There are two reasons you might be asking this question.
Perhaps you need access to police dash cam videos to prove your innocence or to help win a dispute.
Or you’ve been caught on a dash cam doing something illegal.
In the first case you’re likely hoping the cops keep footage a long time. In the second, you’re hoping they erase it almost immediately.
Well, if you’re hoping they delete their footage before they use it against you, I have some bad news.
If you’re relying on police footage to help you win a dispute or beat a criminal charge, the news is better, but still not all positive.
Table of Contents
- 1 How Long Do Police Keep Dash Cam Videos?
- 2 Who Has Access To Police Dash Cam Videos?
- 3 Related Questions
- 4 Police Dash Cam Footage: Final Thoughts
How Long Do Police Keep Dash Cam Videos?
Police keep dash cam videos for different lengths of time based on factors like local legislation and whether or not the videos are part of an ongoing investigation or court case.
In general, police keep dash cam footage for between 90 days and 30 months. The same goes for their body cameras.
Even if legislation limits how long police can keep dash cams normally, they may be able to get exemptions for cases that take longer than usual to resolve.
The information presented in this article may vary from one police department to the next.
If you need information on how long your local police department will keep dash cam videos, the best option is to contact the department directly.
Staff members at local police stations can also answer questions about specific videos, although you may need to fill out a form to get access to that information.
What Are The Most Common Ranges For Keeping Videos?
How long do police keep dash cam videos in the real world, you ask?
Many locations retain dash cam videos for at least 180 days, unless they have a reason to delete them sooner. This is usually long enough to determine if they need to keep it for any other purposes.
Some locations might delete the videos in as little as 90 days if it was for a minor incident.
If the police have reason to keep dash cam videos, many departments retain them for at least 30 months.
This is usually long enough to bring cases to trial, move through the discovery process, get a verdict from the court, and address any appeals processes.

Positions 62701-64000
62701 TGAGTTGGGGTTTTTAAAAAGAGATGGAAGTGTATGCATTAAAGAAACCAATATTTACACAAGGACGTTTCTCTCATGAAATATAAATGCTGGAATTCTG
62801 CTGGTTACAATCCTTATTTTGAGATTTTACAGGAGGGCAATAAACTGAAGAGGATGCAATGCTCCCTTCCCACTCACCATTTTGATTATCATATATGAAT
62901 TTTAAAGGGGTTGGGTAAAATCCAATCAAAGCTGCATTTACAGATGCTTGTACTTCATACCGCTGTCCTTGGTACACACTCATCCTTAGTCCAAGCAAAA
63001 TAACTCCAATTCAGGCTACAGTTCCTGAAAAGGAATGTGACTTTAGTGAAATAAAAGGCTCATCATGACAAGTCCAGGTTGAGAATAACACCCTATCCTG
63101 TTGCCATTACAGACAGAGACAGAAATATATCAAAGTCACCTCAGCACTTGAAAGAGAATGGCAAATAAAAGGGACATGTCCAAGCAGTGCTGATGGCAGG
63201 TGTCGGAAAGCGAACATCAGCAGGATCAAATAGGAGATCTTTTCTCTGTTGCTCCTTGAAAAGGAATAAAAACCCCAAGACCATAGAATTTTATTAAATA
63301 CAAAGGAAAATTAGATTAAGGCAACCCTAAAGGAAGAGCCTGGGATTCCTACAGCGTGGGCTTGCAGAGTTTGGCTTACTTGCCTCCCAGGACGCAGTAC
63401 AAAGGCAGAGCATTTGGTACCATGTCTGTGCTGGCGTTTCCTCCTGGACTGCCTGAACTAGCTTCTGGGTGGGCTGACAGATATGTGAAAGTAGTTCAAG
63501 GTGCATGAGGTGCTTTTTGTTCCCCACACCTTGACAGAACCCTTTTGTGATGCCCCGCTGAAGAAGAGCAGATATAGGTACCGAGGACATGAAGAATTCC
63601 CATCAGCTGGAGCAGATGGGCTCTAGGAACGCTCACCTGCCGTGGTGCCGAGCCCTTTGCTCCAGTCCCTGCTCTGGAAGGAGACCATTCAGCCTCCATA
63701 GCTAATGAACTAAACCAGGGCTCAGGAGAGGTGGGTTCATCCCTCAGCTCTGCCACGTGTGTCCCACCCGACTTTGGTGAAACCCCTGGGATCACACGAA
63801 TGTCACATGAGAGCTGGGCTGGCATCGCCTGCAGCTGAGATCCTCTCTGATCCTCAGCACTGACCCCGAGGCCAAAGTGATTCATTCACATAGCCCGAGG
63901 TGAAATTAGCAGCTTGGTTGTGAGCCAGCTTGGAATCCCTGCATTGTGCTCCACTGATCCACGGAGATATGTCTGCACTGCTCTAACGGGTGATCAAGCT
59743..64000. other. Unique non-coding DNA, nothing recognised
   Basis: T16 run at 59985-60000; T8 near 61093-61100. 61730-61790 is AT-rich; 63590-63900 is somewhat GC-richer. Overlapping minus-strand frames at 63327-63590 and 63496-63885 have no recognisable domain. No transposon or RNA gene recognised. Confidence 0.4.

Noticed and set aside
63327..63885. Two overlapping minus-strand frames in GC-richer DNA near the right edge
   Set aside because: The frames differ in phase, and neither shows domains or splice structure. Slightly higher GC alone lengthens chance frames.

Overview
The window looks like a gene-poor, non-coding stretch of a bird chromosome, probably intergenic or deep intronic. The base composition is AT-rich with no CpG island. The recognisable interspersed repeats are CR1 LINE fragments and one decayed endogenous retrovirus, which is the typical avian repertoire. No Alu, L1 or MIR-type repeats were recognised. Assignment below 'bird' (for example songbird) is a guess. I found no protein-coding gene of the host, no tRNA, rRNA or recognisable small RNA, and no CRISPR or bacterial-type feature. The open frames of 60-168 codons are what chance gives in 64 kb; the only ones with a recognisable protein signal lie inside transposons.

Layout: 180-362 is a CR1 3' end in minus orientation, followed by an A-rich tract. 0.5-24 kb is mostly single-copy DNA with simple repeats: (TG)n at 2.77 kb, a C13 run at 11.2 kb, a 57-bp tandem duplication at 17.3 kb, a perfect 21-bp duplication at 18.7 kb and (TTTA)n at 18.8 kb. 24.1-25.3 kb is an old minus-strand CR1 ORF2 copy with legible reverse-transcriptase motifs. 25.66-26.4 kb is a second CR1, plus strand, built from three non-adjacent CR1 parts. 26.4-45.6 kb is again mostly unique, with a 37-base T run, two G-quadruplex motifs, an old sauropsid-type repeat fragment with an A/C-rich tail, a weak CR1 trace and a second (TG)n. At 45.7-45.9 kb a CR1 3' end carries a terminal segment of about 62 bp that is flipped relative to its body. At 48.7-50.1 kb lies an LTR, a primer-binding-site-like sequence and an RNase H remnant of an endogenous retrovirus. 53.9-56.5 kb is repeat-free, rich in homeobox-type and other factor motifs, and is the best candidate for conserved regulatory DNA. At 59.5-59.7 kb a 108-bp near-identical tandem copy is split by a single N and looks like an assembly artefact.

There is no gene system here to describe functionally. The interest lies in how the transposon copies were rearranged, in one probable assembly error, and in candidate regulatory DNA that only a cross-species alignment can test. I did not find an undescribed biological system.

Police may keep videos indefinitely until trial, particularly for complex or unusual cases that can take years to resolve.
Unless, of course, their dash cam suddenly turned itself off. Police cars do have a tendency for their dash cams to keep turning off right when it is convenient for the officers….
Why Don’t Police Keep Dash Cam Videos Forever?
Police departments do not keep dash cam videos forever because storing that much video data gets expensive.
The Department of Justice reports that there are over 1 million police officers in the United States.
While most officers are not in a car with the dash cam running for every second of those shifts, officers usually work a 40-hour week and record a significant amount of video footage during that time.
Math tells us that’s about 2400 minutes of patrol time a week. For the sake of this explanation, we will assume they record about 1800 minutes of footage per week.
An average 1080p video, which is the quality police departments generally record in, has a file size of about 20 megabytes per minute.
That means one officer will record about 36,000 megabytes, or about 36 gigabytes, of video footage each week. Multiply that by over one million officers, and you have far more than 36 petabytes of video data every week.
If police are using 4k dash cams or better, that number gets about four times higher.
How Much Does It Cost Police to Store Dash Cam Data?
While actual prices for data storage vary, a company reported in 2019 that it was able to store one petabyte of data for $35,000. From this, we can see how expensive it would be for police departments to save all of their dash cam data.
This, of course, is why they don’t save all of it. Most police departments only store relevant clips of footage from each officer, which means any footage relevant to a case.
If segments don’t show anything interesting, departments usually delete them right away unless the videos are subject to a mandatory minimum retention period. Some might even use a loop recording feature on their dash cams.
Even one month of storing all video data is a considerable cost for departments with just a few officers. That cost gets much higher for larger police departments.
Eliminating irrelevant videos drastically reduces the amount of video footage from each officer.
However, police departments still produce a staggeringly high amount of dash cam data when looking collectively at departments across the country.
Storing all that data would be far too expensive, so departments are motivated to delete as much as they can, as soon as they can.
Who Has Access To Police Dash Cam Videos?